Arriving at the station, the firemen took control, sending Jeff to talk to STARS (our helicopter ambulance service), putting my step-mom with my dad and me with Ty. They wanted them both into tepid baths to keep drawing out the heat. But only one bathtub was available. Because of the nature of my dad’s injuries, he went to the bathtub and Ty and I went up to the dorm room showers.
Directly across from the row of showers were mirrors. I wished with all my heart that I could cover them over. Every time Ty stepped out of his five-minute interval showers while we waited for paramedics, he was faced with looking at himself.
From his trembling, breathing patterns, the tone of his voice and the cold in his fingers and toes, I could tell he was in shock. But typical of him, he was cracking jokes about no longer needing a haircut since his hair was so singed and how his hand resembled a poorly cooked chicken breast.
Like in the truck, I kept reminding him to breathe slowly. To be honest those reminders were as much for me as they were for him.
The paramedics arrived and stabilized Ty and my dad, putting them into ambulances to meet STARS. We quickly returned to the campsite with the windows down (the burnt smell was horrific). Once there, Jeff and I grabbed Coltan, the dog and our car. We had contacted my mom from the satellite phone, asking her to meet Ty at the Alberta Children’s Hospital in Calgary. We had a two-and-a-half-hour drive to get there, and I didn’t want him alone when he arrived.
We arrived shortly after Ty was moved from emergency to ICU. I was astounded to see the child on the stretcher in front of me. He looked nothing like my son.
When I left him at the fire station, he was communicating, cracking jokes, covered in forming blisters but, all things considered, he was in good shape. In two short hours, he had been intubated (his airway was swelling) and heavily sedated to keep him comfortable. He had also become incredibly swollen, and his skin was taking on a leather-like appearance.
We were introduced to multiple doctors, residents, plastic surgeons and intensivists within the first hour. Having had no sleep in nearly 24 hours, it was an intense experience.
The next day, I left Ty with Jeff and hurried the two kilometres to the Foothills Hospital where my dad had been taken. He was in good shape, bandaged, coherent, stable and filled with guilt. He told me in no uncertain terms that I was to return to Ty and not come back until he was stable.
As I was leaving the Foothills I received a text message from Jeff saying, “Hurry Back, Cardiologist here.”
In Ty’s room, I found four doctors, four nurses and an assortment of new tubes attached to Ty. His blood pressure was dangerously low and he wasn’t responding to any drugs. His heart was trying to compensate by beating at 172 beats per minute (a normal resting rate for children over 10 is 60 to 100 bpm).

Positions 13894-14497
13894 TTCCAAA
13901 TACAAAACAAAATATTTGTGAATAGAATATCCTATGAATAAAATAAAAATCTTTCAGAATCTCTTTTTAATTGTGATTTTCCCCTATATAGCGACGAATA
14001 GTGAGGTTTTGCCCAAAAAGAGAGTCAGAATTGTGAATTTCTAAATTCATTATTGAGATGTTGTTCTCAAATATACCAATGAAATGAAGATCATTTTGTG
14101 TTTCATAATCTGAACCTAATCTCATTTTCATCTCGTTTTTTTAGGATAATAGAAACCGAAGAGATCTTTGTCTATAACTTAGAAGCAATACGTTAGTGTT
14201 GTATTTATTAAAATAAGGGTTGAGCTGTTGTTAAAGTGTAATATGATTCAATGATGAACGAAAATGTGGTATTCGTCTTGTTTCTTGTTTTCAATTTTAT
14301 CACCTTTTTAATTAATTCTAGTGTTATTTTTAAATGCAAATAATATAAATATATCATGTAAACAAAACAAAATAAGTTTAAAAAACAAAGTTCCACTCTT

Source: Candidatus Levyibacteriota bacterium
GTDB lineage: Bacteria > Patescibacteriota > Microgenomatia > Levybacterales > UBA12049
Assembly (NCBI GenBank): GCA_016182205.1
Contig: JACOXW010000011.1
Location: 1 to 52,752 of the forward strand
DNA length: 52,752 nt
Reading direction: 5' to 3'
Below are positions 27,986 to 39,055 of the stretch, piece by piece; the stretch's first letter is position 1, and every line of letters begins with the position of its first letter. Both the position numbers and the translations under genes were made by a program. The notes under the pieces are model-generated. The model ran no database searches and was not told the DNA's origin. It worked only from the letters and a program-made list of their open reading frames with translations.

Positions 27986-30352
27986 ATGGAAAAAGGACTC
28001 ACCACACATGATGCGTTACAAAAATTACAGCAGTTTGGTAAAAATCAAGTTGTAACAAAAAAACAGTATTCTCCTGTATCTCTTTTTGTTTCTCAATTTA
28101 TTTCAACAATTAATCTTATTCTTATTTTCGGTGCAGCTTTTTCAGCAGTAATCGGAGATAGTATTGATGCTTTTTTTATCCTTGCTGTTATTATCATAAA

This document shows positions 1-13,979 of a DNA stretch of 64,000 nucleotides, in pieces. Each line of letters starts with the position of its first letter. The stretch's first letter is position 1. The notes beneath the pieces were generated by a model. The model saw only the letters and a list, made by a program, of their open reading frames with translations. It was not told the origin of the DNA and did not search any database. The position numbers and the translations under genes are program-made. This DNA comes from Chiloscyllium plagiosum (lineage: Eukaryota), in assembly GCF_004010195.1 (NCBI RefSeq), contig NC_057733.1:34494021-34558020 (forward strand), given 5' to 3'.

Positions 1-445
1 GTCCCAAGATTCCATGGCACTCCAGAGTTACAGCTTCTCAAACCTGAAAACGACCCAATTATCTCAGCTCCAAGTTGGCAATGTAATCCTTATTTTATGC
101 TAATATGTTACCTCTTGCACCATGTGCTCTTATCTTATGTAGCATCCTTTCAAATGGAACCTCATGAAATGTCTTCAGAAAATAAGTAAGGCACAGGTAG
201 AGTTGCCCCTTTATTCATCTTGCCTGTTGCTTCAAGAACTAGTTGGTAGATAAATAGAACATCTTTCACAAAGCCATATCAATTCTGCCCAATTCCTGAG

Ty was eventually stabilized. But I became increasingly superstitious, refusing to allow the nurses to turn Ty to the right, refusing to pull out the single chair that converted into a bed, even fearing leaving the room for as much as a bathroom break because all those things had “caused” his blood pressure to crash before.
The first night I pulled out the Hide-a-Bed, I woke up to his nurse coming in to check on him. It didn’t alarm me at first, but following her were two residents, an attending, multiple nurses and a crash cart. After three stressful hours, they were finally able to stabilize his fluid levels and blood pressure. I vowed never to pull out the bed again.
Due to the incredible support of our family, friends and employer, Jeff and I were able to be at Ty’s side nearly 100 percent of the time, leaving only for showers, the bathroom or meals. My friend came and stayed at our house to care for Coltan, the dog and the cats. My mom brought us clean clothes and “grab-and-go” meals.
Tuesday, September 4, was one of my lowest days. We met the burn team and the plastic surgeon pulled us aside to tell us Ty had deep tissue, second- and third-degree burns over 22 percent of his body. He anticipated having to graft as much as 90 percent of his right arm, 60 percent of his face, chest, ears and neck and 40 percent of his left arm.
Then I watched the plastic surgeon literally peeling the dead, leathery skin from my son’s arms and face. It was like watching him peel a banana. I handled it well, until the bandaging was replaced. While we were working, I was able to think and feel like a nurse’s assistant, opening packages, handing them scissors, tape and Polysporin.
But the moment the bandages were back on, I was his mom again and it all came crashing in on me. I realized the depth of the tissue damage and the depth of his injuries. I had to face that my son was forever changed, forever scarred, and our whole family was forever different. In that moment, I had no idea what all that was going to look like down the road. It was the first time I let myself cry.